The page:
How Inquiries Can Affect Consumers’ Credit Scores

Many things may weigh on consumers' minds when it comes to their credit standings largely because of the wide variety of factors involved in determining what separates a good credit score from a bad one. And while some factors are considered to be more important than others in the calculation of these ratings, one that often may be overlooked by consumers involves the ways in which they apply for credit.

A credit inquiry can take a number forms, both good and bad as far as scoring bureaus are concerned, and in many cases, it's very important for borrowers to know the difference. Some won't affect a person's credit standing at all, while others can do fairly significant damage if they're not handled in the right way. So what goes into determining these issues, and how do companies differentiate between a "soft" inquiry, which tends to be viewed positively, and a "hard" one, which can be more of a mixed bag?

What constitutes a soft inquiry?
Soft inquiries are, to put it simply, those that are almost always not made by consumers themselves, and have no effect on their credit standings as a consequence. For instance, many companies may run credit checks on consumers for reasons that have nothing to do with credit itself; insurance companies may use the data contained on a borrower's credit report to determine the rates they pay, service providers like cable or utilities companies can use them to determine whether they will or will not be able to sign up, and landlords may use them to see if a person can live in an apartment or home they want to rent. In fact, many businesses today run credit checks on prospective employees as a means of determining whether they should be hired. None of these actions, however, will affect borrowers' credit standings.

This is also true of when credit companies with which consumers already have accounts run credit checks on them, and even when those issuing preapproved credit cards send them mailers; while their credit is being considered in these instances, the consumers in question usually didn't ask for the credit check to be run, and therefore their score cannot be affected.

Consumers can also check their own credit, such as by ordering a credit report or score, without fear that this will impact them negatively. Credit issuers understand that this is part of healthy borrowing and financial habits, and therefore will not penalize consumers for doing so.

What inquiries are considered hard?
On the other hand, all types of credit checks that do not fall into the above categories are considered to be hard inquiries, and if they're not handled right, they can do damage to as much as 10 percent of one's credit standing.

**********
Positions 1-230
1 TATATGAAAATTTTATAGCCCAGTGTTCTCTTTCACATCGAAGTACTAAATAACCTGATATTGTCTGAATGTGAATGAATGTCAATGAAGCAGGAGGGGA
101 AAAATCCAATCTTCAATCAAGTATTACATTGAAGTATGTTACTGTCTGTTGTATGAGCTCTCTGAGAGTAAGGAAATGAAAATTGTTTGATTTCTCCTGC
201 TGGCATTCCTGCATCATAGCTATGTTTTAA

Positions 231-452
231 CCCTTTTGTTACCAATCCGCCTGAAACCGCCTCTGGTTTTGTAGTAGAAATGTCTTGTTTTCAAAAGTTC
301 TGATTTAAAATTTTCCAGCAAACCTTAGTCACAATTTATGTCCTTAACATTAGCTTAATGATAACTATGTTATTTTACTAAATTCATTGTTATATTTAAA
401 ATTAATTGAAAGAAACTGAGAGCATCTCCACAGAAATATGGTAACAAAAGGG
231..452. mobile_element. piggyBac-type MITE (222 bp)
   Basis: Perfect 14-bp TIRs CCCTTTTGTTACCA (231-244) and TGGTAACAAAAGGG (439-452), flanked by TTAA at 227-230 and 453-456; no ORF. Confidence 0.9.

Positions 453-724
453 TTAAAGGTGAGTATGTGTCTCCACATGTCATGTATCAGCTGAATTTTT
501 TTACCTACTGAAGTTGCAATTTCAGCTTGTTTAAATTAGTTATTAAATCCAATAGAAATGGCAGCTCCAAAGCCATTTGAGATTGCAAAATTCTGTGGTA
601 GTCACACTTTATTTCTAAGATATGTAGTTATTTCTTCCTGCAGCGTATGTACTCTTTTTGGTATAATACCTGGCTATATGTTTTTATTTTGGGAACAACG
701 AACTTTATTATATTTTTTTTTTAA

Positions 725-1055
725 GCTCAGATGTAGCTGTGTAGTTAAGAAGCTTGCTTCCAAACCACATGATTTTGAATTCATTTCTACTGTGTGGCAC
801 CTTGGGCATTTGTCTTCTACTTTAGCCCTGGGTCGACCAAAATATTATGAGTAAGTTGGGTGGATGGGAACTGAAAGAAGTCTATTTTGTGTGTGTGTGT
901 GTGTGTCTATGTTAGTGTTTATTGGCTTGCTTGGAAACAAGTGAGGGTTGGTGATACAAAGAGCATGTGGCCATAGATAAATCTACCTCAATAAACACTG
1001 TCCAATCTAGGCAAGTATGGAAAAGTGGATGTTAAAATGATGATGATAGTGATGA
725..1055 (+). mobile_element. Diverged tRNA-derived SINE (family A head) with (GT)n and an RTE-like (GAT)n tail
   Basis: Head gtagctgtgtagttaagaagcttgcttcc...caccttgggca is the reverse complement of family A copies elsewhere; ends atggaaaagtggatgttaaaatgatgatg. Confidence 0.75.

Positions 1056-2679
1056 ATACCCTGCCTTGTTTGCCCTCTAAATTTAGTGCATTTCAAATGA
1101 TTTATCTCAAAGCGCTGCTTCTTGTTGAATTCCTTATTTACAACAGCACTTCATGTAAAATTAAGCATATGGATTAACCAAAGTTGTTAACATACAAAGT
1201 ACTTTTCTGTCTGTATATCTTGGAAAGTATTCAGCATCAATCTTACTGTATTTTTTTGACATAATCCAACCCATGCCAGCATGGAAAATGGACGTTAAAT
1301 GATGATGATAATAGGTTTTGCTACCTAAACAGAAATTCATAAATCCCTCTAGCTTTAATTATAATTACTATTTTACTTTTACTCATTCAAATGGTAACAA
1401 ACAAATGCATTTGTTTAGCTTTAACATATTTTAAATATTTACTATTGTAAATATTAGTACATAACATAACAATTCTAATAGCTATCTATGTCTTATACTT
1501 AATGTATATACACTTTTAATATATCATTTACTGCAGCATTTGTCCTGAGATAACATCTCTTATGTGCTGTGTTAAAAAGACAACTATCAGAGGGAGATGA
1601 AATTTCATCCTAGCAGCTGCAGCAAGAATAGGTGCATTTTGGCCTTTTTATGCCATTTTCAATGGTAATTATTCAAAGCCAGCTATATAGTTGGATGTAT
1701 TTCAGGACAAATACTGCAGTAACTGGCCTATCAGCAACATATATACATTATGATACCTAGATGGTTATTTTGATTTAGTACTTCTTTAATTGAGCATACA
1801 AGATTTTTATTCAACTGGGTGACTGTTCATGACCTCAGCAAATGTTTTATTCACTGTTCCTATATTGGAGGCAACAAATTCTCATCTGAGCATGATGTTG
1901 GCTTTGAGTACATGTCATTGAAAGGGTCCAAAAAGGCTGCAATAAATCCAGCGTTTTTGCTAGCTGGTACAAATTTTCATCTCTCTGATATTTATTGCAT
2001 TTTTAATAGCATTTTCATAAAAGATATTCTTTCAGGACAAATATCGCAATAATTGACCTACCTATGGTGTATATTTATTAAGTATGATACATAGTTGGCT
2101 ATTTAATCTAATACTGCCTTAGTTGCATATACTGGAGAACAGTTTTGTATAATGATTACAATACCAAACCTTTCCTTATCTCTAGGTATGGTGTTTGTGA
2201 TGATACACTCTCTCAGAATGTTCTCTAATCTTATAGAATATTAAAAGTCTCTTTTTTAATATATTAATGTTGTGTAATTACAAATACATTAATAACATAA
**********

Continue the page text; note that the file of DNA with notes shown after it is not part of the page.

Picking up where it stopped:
For instance, when consumers actively apply for any type of credit with a lender, they will be considered to have started a hard inquiry. This includes all types of credit, from auto financing and mortgages to credit cards and more general loans. Each time a person applies for such an account, that is considered to be one hard inquiry, and the more you have in a short period of time generally leads to a lower credit score. There is, however, an exception to this: when consumers make a number of inquiries about one type of credit with a number of different lenders in a short period of time, this won't have as large an impact on one's score because it is considered to be rate shopping. That is, when a borrower is looking for a mortgage, for instance, they may visit a number of lenders and have credit checks run, and as long as these take place within a period of about a month and a half, there will be minimal negative impact.

However, repeated attempts to obtain different lines of credit during this time — say, a mortgage, a credit card, or an auto loan — will result in a potentially significantly diminished credit rating largely because lenders will see their attempts to get a number of different accounts as a potential sign of their lack of cash flow, which would necessarily make them a larger risk when it comes to lending. For this reason, consumers need to be smart about when and how they apply for any type of credit, lest they see their scores drop and put themselves at greater risk of rejection or worse borrowing terms.

Of course, before considering any type of new credit, consumers should take the time to order copies of their credit reports and check them over closely for any unfair markings. Upon discovery of these issues, it can be wise to work with a credit repair law firm, which may be able to help sort out the issues more expediently.